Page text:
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muscle bulk associated with anabolic steroids can in-crease creatinine levels, but the changes in our patient varied too acutely to be explained in this way. The rise in creatinine was not due to elimination failure as evi-denced by his creatinine clearance being significantly higher than his estimated GFR had implied. This case posed a diagnostic dilemma in the early stages as we were presented with a patient with an ap-parent rapidly progressive rising creatinine without a clear history of ingestion of exogenous substance. It was decided not to conduct a biopsy in view of the ab-sence of proteinuria and negative nephritic screen but meant we had to deal with diagnostic uncertainty while urine tests were performed. This case highlights the im-portance of a high index of suspicion for other causes of raised creatinine rather than the assumption of elimin-ation failure, i.e. renal disease. Diagnostic clues were the disproportionate elevation in creatinine without other markers of renal disease (raised urea, raised phosphate, normal urinary protein–creatinine ratio, low haemoglo-bin, etc.) and the marked fluctuations with falls seen during admission when abuse was not possible and a rapid rise post-discharge. Acknowledgements. Our clinical biochemists were actively involved with this case. They verified the raised creatinine via two methods and suggested that the urine could be set away to be tested for other steroids at the National Reference Laboratory ultimately leading to a diagnosis. We also thank the Drug Control Centre, King's College Hospital, London for processing the urine for anabolic steroids. Conflict of interest statement. None declared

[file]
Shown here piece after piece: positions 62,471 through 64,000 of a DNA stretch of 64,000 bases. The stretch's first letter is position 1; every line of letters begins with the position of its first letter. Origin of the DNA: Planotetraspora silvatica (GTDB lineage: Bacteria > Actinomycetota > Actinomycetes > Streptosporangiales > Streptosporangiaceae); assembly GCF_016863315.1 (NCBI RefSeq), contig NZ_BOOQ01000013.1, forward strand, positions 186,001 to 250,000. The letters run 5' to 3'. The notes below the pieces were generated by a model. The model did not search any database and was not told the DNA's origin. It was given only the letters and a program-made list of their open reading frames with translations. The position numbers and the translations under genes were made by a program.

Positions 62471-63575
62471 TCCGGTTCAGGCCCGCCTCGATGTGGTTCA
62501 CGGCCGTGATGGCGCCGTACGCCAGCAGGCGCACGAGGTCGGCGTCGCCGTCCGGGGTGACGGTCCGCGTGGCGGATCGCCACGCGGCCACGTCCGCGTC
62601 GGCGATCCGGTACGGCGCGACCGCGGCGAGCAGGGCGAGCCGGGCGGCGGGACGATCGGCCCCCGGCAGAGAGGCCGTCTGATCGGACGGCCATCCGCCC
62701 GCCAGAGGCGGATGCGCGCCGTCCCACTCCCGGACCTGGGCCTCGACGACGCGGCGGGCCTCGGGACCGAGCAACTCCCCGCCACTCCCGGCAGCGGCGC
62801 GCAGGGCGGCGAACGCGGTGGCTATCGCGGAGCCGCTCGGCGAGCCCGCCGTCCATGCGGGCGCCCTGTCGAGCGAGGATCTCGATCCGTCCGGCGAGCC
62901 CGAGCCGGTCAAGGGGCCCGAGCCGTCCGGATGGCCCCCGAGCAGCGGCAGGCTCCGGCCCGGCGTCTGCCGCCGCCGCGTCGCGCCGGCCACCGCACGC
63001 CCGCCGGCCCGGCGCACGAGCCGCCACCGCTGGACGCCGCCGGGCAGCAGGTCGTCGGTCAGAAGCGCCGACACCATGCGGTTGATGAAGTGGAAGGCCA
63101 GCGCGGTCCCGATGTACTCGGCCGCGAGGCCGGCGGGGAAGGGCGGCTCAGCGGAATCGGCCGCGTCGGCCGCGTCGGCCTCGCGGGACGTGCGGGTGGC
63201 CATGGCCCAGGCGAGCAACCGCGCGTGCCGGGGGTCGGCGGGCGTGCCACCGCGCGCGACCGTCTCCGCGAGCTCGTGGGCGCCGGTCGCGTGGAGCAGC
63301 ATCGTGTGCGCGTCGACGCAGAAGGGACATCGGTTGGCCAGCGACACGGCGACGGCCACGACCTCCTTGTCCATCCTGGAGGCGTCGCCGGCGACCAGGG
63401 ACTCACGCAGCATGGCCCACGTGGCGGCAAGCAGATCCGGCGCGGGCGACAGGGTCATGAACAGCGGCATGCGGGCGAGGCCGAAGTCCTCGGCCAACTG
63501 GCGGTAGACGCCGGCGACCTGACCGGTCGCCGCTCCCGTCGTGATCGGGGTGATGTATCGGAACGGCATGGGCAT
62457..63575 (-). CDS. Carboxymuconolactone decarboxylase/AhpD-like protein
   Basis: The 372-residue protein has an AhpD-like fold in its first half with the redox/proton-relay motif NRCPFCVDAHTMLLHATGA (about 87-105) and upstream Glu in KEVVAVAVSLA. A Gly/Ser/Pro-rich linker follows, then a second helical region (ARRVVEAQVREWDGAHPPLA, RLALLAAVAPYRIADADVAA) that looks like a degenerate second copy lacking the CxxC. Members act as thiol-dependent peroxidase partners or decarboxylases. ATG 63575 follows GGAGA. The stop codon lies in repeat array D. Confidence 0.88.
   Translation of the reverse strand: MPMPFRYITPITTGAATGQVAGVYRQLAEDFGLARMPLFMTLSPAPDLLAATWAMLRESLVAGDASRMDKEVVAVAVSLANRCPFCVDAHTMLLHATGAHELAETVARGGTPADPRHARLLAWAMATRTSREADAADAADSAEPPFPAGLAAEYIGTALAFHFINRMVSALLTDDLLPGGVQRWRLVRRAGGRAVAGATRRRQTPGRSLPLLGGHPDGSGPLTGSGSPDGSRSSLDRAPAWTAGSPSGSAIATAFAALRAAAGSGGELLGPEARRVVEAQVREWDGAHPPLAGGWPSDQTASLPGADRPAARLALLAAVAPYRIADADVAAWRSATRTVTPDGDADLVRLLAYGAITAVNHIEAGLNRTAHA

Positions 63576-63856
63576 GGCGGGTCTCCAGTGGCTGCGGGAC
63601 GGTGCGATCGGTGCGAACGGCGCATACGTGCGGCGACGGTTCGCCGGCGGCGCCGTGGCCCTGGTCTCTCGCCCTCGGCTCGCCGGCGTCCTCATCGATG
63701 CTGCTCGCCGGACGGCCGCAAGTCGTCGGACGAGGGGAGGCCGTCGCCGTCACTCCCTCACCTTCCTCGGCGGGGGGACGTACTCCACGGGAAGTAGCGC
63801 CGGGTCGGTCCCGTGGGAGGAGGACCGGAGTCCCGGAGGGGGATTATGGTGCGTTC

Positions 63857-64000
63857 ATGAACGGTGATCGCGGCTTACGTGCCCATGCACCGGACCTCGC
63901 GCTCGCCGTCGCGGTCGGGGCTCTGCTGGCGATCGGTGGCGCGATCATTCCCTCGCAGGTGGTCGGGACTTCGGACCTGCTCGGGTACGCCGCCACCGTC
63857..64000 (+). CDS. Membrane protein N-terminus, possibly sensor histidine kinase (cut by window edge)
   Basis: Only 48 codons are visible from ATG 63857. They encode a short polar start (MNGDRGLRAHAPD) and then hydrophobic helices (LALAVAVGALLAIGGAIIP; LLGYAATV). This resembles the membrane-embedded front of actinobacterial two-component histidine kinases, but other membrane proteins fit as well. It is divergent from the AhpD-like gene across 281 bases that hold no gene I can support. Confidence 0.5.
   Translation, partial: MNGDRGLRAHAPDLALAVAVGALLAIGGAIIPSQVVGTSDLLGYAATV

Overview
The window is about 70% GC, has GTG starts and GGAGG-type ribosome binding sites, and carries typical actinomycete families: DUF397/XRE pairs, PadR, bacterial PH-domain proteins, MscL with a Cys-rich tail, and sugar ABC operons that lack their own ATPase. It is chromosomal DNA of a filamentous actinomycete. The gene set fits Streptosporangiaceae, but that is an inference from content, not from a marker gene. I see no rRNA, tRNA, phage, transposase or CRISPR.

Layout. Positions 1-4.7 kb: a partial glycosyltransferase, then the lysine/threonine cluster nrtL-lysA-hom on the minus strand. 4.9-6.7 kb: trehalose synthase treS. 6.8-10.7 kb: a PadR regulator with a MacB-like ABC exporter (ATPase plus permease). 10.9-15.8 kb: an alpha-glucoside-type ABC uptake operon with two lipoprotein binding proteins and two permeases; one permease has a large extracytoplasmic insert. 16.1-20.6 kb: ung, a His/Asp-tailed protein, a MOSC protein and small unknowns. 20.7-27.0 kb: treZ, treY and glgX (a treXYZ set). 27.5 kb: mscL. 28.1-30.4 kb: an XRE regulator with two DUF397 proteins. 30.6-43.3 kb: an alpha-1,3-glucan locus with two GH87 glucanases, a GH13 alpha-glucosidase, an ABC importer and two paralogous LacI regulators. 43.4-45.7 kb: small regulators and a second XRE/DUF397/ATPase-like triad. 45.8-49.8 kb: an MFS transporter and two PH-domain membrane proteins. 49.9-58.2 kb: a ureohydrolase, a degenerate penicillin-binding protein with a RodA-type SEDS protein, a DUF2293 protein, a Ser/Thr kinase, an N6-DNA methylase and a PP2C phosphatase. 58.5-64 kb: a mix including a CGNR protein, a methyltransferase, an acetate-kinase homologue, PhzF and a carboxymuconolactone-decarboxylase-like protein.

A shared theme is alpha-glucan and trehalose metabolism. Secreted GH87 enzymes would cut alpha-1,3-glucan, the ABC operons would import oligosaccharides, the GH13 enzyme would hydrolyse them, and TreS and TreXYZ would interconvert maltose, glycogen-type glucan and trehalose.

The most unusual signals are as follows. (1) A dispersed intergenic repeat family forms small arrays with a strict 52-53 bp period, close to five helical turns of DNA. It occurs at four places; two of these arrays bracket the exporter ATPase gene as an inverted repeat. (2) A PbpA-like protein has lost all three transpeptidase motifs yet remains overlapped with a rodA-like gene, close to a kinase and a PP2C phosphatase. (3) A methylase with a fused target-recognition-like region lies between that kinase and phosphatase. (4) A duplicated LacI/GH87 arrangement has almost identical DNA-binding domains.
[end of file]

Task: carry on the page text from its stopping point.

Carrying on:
Year: 2016
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